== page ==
Checklist for readers and journalists among ways suggested to fight fake news

Drawing up a checklist is one of the measures that can be used to check the authenticity of news articles.
Drawing up a checklist is one of the measures that can be used to check the authenticity of news articles.PHOTO: AFP

SINGAPORE - Several news organisations in Asia are set to team up and produce a checklist to help journalists and readers identify fake news.

They would also compile a list of known sites that regularly spread such false information.

These are among a number of immediate measures the Asia News Network - a regional alliance of 22 media organisations - are planning to implement, The Straits Times editor Warren Fernandez said on Tuesday (June 20).

Mr Fernandez, who is also editor-in-chief of the English, Malay and Tamil Media Group in Singapore Press Holdings, outlined the action plan at the end of a two-day conference on fake news, organised by The Straits Times and World Association of Newspapers and News Publishers.

The first move he identified is to draw up a checklist of "things we would ask our journalists or readers to do'' to assure themselves that a story is true and valid.

"We are also going to put together a list of known sites - which we know from our respective countries - that are active purveyors of false information or misinformation," he added. "We'll bring these together and share it with our partners in the network."

 

Mr Fernandez also urged news organisations in the region to be more active in sharing content they have verified as untrue with their communities.

They could also set up projects to cross-check information on issues of common concern such as terrorism, the environment, or the South China Sea dispute.

But even as they pursue these initiatives, news organisations must not lose sight of one important factor: maintaining the public's trust in them as credible news organisations, amidst attempts to discredit the mainstream media.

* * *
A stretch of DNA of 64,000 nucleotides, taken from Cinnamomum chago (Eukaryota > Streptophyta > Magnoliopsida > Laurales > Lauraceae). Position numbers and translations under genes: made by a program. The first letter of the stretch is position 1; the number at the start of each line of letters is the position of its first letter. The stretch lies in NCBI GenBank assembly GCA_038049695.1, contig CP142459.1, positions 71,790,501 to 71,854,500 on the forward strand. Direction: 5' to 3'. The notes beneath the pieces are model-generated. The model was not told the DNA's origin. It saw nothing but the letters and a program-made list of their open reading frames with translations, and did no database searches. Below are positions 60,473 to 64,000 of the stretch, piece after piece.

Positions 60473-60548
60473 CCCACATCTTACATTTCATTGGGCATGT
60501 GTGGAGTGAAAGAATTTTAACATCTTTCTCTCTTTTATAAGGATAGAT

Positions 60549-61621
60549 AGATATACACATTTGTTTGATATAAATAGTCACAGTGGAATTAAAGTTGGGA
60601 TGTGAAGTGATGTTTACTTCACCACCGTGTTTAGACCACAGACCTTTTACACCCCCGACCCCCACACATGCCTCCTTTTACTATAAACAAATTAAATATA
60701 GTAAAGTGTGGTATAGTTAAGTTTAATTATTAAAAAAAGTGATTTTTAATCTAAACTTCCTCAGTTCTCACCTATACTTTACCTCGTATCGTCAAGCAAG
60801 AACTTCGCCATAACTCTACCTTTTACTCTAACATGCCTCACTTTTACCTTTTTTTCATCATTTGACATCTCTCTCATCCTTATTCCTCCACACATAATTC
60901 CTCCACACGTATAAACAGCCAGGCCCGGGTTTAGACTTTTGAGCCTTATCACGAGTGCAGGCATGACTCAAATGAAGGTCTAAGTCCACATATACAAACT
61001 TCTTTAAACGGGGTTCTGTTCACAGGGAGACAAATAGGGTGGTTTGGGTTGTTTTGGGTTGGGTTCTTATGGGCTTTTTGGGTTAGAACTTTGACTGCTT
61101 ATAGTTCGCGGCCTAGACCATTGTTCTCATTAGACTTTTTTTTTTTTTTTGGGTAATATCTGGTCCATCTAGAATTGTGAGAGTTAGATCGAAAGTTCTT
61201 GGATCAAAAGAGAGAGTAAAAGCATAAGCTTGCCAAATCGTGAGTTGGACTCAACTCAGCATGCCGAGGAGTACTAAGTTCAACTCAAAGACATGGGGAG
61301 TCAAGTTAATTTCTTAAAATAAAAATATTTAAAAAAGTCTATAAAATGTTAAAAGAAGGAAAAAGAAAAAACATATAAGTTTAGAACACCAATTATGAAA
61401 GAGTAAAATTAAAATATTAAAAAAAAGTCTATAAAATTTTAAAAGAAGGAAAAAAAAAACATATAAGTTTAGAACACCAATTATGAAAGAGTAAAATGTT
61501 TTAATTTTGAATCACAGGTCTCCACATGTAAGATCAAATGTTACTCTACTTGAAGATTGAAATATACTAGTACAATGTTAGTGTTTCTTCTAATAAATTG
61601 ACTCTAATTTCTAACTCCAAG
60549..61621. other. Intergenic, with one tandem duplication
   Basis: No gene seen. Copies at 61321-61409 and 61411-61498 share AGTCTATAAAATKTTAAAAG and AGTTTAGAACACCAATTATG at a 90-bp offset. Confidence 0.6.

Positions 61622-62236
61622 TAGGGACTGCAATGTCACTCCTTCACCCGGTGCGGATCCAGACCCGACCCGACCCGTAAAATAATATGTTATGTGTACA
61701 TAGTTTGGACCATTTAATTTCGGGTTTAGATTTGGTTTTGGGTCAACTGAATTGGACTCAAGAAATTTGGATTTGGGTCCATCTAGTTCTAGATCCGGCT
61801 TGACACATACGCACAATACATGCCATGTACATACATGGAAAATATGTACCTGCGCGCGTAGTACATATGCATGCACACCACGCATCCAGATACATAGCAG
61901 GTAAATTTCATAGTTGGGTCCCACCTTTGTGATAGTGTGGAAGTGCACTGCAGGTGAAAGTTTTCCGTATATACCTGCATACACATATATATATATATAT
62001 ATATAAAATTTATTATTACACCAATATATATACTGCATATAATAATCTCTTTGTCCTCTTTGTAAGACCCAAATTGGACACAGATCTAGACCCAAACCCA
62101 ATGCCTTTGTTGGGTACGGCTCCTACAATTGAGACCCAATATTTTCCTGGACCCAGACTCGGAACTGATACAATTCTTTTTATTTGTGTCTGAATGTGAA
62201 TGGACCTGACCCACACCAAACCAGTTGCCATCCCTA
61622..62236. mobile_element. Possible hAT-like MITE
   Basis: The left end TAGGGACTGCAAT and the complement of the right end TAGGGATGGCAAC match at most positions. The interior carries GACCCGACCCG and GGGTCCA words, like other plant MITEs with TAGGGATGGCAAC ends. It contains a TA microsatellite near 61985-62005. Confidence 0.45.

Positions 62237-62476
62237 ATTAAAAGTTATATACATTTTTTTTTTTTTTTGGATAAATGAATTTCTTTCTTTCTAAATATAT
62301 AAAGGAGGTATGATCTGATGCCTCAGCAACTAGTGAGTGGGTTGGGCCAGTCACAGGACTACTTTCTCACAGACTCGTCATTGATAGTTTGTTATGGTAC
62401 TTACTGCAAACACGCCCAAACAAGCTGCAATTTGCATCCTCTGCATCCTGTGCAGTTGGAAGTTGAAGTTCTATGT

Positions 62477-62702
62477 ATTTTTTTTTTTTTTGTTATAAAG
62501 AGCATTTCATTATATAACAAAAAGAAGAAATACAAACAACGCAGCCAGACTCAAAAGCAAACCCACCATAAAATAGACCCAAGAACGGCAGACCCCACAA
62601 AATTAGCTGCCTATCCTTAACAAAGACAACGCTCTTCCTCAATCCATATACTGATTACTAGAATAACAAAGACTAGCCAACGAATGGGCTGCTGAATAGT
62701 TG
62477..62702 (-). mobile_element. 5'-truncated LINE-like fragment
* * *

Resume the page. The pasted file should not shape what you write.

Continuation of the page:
On Tuesday, top news executives and educators also rounded off their workshop discussions held earlier in the day, on fake news issues such as the means to tackle it and the challenges ahead.

Associate Professor Eugene Tan from Singapore Management University's school of law raised the possibility of countries setting up independent regulatory bodies.

While it is the norm for authorities to conduct regulation, "the concern is that Governments themselves, for a variety of reasons...do generate fake news as well.

"You can't have the Government being the judge and the jury," he said.

He also said legislation should seek to cultivate "good journalism" and "good media behaviour" as well, he said, adding that laws should take a multi-faceted approach.

The Straits Times managing editor Fiona Chan said at one workshop, a participant suggested establishing a regional task force to verify rumours during major events like a national election.

Lecturer Anne Kruger, of Hong Kong University, who spoke on media and news literacy, calls for the young to be taught in school about fake news.

The elderly too needs such lessons, she added, noting that they tend to use their mobile phone to spread unverified information.

"They went from analog straight to mobile... and that's why they are spreading everything through WhatsApp," said Ms Kruger on how rumours are spread among older people.

Methods to curb it have got to be on the mobile phone, or at least help them "get to the point where they will stop, have a seven-second delay, and not share it".